A greeble, greeblie or greebly, is the name for the small elements that add detail and scale to models and, often, help make them look more advanced and realistic. Greeble can be both a verb and a noun.
Greeble or greeblie, George Lucas' term, originated on the early Star Wars sets when creating the impressively detailed and realistic models. You can take a simple ship, wall or rooftop, and by adding switches, boxes, cabling, lights and buttons, hey presto, there's a whole lot more technology involved. You can add greebles, or greeblies, to something, or you can greeble it.
A common modelmaking technique for adding elements and greebles to make a design look realistic and sophisticated is to scavenge from existing model kits. Borrowing other parts and repurposing them on a new model is called kit-bashing. Speaking personally, it's also very satisfying making up greebles to add to a LEGO build (MOC—My-Own-Creation)—sometimes the most fun part.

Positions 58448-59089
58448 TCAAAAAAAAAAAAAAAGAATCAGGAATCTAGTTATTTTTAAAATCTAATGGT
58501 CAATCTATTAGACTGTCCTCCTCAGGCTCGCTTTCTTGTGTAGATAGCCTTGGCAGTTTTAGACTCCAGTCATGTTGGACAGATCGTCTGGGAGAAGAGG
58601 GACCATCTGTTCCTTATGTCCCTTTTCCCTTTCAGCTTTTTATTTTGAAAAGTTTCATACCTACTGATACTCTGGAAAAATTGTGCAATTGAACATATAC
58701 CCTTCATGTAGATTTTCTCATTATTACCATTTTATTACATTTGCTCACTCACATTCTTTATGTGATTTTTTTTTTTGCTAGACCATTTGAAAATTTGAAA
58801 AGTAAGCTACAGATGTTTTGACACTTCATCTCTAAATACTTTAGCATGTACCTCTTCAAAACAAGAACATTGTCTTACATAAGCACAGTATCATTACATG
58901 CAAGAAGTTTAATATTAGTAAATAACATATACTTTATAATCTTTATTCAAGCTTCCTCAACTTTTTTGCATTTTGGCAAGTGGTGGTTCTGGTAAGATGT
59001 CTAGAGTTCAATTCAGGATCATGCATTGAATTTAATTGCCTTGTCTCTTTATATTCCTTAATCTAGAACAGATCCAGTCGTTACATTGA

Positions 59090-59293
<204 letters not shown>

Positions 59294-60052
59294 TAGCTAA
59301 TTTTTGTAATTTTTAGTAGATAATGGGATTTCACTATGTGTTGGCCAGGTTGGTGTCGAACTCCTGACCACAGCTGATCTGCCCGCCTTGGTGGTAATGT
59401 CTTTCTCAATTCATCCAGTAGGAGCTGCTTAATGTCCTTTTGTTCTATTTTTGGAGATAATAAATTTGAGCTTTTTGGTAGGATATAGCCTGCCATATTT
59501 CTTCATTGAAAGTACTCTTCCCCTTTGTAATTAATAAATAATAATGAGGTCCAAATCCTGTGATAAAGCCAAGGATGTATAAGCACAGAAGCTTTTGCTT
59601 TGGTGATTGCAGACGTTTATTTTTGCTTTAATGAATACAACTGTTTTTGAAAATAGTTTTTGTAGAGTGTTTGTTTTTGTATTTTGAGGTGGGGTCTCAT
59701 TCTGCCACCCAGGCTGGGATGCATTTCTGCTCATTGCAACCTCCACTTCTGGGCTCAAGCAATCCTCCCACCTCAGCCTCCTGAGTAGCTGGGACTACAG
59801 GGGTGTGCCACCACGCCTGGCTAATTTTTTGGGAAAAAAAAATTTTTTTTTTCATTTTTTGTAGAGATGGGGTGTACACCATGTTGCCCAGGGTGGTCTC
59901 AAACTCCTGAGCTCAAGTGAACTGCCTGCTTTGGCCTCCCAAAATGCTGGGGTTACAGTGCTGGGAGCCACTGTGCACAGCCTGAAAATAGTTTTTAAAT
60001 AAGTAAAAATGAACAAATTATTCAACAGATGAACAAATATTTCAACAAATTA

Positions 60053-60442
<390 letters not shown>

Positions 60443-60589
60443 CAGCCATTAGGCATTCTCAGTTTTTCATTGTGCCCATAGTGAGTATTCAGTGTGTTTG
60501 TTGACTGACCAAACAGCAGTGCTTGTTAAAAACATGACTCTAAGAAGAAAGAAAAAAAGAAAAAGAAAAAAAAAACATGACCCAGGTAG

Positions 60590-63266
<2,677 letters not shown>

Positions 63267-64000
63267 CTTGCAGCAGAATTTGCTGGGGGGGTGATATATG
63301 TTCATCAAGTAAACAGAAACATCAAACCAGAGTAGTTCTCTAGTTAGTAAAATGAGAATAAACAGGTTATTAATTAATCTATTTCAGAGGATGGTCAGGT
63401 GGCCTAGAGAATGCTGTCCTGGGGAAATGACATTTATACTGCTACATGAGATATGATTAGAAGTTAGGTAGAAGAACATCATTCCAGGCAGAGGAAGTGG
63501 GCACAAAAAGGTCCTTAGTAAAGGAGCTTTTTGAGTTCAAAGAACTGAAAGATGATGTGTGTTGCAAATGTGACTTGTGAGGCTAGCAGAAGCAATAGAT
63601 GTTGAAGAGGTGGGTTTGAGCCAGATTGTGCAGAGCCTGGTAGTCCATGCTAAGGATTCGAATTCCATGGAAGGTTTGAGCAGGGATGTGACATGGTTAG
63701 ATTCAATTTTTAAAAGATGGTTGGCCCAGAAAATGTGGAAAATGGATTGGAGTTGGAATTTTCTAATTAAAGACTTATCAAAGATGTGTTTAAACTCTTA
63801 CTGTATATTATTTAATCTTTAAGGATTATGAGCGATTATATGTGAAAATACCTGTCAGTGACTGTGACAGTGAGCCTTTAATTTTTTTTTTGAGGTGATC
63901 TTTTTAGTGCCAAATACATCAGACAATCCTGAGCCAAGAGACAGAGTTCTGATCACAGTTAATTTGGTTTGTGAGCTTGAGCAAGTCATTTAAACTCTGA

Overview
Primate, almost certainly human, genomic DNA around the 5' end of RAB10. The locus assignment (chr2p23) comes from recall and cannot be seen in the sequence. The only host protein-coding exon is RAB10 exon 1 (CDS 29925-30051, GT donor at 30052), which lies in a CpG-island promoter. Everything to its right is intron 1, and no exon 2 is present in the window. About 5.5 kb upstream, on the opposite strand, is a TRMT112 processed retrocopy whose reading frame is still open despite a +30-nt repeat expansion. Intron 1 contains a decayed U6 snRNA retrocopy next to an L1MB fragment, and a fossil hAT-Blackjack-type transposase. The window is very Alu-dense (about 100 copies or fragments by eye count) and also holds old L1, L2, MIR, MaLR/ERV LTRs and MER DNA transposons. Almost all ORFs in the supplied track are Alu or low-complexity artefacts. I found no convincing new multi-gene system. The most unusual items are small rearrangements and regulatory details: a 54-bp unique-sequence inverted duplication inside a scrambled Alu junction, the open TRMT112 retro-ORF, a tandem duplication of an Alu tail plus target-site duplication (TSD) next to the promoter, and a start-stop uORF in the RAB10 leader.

Here's Adam Savage, an ex-Star Wars modelmaker discussing greeblies and kit-bashing (video) or an ILM (Industrial Light and Magic) model shop greeblie (video) used on Star Wars Episode 2. Greebles also make an appearance in the fascinating documentaries about the making of the Star Wars films, Empire of Dreams, and the making of episode 9, The Skywalker Legacy. Sometimes, the making-of is more interesting than what was made. I remember the same feeling watching the making of the Lord of the Rings films, too.